PCR was performed under the following conditions. Initial denaturation was conducted at 95°C for 30 s. The PCR program began with 10 cycles of 30 s at 95°C and 60 s at 69°C followed by 20 cycles of 10 s at 95°C, 50 s at 60°C, and 30 s at 72°C. The last step was the final extension of 5 min at 72°C before keeping the sample at 4°C. The PCR products were electrophoresed at 100 volts on a 1.5% agarose gel in 1X TBE buffer. The gel was stained with SYBR Safe Stain and visualized using a blue light transilluminator. The size of the
The known DNA controls for the
The gene and allele frequencies in the Thai blood donors were estimated using gene counting. The allele frequencies in central Thais were compared to northern and southern Thais using the Pearson’s chi-square (χ2) test. All statistical analyses were conducted using SPSS Version 16.0 (SPSS Inc., Chicago, IL, USA). A
In addition, the probability of finding one donor with a predicted SERF(-) phenotype was estimated. According to the Hardy-Weinberg Equilibrium (HWE) equation, p2+ 2pq+q2=1, where p denotes the dominant allele frequency (
The number of testing units is 1/q2.
The DNA sequencing results showed that four of the 200 Thai blood donors were heterozygous for
Total of 1,580, 300, and 427 samples were obtained from the central, northern, and southern Thai blood donors, respectively. They were genotyped for
According to the HWE equation, homozygous recessive individuals (
Serological methods cannot always determine rare blood phenotypes owing to the limited availability of antiserum and of unmarketed products. To date, various molecular methods for red cell genotyping can be performed in blood bank laboratories to massively screen blood donors and to distinguish antibody specificity in recently transfused patients [9-13]. Given its reliability and simplicity, PCR-SSP is widely used in genotyping SNVs, especially in laboratories with limited resources [7, 14]. In Thailand, commercial kit-based red cell genotyping involving the use of PCR-sequence-specific oligonucleotide probes like Jk(a-b-), Fy(a-b+), and Di(a+b-) is employed only in specialized reference laboratories given its high cost and the need for complex equipment. However, mass screening with the aim to identify donors carrying rare phenotypes recognizes the phenotype frequency and the phenotype’s clinical significance in hemolytic transfusion reactions and in hemolytic disease of the fetus and newborn (HDFN). Only one case of alloanti-SERF was found (a pregnant Thai woman), and the occurrence of HDFN is unlikely because the DAF on the apical surface of trophoblasts in placenta absorbs maternal antibodies .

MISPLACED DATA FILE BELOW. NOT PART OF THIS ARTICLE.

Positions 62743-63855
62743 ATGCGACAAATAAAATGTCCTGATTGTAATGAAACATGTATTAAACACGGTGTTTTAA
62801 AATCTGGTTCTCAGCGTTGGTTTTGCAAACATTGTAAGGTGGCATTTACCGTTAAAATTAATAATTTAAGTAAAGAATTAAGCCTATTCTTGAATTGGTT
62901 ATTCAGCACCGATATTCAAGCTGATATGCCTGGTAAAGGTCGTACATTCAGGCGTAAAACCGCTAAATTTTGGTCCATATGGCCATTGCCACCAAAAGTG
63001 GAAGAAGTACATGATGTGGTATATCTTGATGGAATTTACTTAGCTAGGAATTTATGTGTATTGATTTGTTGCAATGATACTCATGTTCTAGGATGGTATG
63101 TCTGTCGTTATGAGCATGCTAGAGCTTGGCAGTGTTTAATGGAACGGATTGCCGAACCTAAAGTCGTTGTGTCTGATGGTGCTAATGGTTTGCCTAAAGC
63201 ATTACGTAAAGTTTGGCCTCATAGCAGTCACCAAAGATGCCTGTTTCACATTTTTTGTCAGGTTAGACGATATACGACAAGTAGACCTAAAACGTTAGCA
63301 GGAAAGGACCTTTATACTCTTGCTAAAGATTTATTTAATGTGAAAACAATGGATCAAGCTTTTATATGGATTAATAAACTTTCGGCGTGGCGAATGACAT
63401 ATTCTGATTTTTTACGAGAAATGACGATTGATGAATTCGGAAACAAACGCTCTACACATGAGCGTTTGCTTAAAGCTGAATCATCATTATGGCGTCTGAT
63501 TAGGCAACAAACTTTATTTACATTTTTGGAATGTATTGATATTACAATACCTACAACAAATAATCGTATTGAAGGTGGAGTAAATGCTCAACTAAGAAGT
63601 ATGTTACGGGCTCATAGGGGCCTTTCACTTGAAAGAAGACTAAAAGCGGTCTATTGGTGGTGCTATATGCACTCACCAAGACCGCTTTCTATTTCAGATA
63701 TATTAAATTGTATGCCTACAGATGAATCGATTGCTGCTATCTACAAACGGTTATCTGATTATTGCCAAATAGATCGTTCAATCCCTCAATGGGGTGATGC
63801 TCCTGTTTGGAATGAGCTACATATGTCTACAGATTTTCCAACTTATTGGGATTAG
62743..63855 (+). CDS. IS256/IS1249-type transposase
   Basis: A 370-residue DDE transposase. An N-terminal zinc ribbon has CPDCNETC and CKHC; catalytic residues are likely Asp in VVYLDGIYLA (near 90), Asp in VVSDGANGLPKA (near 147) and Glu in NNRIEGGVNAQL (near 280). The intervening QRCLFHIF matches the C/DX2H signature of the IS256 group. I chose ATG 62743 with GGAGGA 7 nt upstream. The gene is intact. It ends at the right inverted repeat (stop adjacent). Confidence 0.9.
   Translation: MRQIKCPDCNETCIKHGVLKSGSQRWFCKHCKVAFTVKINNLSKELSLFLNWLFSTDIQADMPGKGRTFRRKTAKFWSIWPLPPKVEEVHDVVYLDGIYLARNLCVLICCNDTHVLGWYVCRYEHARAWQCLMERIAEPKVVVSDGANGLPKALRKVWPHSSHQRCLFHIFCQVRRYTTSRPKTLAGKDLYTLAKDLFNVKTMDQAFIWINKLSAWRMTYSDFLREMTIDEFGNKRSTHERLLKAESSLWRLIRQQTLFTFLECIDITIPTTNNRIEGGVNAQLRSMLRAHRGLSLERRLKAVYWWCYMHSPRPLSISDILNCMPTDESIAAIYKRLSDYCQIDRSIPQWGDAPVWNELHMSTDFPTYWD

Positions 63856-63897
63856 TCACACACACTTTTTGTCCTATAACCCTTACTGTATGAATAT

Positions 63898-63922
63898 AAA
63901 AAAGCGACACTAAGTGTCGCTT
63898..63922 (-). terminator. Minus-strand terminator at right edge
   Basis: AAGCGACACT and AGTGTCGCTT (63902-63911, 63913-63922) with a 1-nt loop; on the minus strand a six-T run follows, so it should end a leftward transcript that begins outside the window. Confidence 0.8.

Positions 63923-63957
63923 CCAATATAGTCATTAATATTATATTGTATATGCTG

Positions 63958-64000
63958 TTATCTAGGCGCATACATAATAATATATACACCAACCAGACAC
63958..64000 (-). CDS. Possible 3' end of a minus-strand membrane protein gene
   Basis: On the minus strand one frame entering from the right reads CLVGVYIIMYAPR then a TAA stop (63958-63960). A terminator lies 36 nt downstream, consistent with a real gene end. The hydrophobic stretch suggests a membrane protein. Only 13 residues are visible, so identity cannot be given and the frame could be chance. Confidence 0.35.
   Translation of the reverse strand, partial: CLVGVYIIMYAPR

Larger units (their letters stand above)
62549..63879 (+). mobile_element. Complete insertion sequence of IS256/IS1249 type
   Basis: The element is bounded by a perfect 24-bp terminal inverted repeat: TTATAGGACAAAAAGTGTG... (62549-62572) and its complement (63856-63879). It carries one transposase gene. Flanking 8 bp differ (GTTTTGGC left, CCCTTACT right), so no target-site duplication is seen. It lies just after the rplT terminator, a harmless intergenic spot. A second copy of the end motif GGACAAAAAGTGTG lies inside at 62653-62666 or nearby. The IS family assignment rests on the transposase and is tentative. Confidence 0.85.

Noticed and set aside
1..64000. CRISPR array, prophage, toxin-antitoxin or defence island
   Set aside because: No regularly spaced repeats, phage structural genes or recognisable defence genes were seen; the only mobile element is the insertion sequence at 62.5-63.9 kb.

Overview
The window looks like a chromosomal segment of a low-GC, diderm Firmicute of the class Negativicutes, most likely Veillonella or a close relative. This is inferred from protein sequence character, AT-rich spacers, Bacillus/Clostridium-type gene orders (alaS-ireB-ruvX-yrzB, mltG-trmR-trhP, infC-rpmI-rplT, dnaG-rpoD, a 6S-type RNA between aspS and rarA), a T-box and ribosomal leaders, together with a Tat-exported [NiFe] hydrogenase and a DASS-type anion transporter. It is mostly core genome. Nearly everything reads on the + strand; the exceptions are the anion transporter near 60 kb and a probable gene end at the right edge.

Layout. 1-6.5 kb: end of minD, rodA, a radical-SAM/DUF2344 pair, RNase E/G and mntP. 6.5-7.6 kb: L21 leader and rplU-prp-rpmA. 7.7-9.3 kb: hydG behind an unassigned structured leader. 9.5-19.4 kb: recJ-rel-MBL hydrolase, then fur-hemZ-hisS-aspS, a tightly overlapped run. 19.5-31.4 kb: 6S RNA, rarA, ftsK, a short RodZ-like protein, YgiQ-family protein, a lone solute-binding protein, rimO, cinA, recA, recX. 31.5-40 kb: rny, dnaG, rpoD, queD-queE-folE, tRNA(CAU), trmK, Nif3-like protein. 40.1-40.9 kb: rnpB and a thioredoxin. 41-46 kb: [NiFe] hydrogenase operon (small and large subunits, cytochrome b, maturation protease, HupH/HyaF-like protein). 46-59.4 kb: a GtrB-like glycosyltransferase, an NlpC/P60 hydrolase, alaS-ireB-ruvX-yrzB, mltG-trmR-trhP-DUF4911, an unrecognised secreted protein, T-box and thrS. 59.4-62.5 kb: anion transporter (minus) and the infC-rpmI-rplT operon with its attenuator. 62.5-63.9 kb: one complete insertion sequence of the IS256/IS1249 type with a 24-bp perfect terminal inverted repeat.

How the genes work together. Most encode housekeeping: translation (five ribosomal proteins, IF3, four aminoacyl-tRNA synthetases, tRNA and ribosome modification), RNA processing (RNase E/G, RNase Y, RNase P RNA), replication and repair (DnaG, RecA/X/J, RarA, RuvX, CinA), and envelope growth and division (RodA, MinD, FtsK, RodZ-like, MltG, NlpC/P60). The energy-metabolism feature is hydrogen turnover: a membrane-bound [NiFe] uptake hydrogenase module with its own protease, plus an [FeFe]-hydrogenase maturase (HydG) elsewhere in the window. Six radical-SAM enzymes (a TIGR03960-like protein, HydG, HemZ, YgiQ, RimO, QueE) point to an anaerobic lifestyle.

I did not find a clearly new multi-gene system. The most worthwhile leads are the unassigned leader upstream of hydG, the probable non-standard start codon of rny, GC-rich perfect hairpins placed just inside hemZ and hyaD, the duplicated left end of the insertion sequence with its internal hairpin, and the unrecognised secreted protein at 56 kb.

Concerning the predicament in finding SERF(-) blood donors and the shortage of data in Thai populations, this study has established that PCR-SSP could determine the
The frequencies of the
In conclusion, this study was the first to distinguish the predicted SERF phenotypes from the genotyping results obtained using the in-house PCR-SSP. Moreover, the results showed that the frequency of the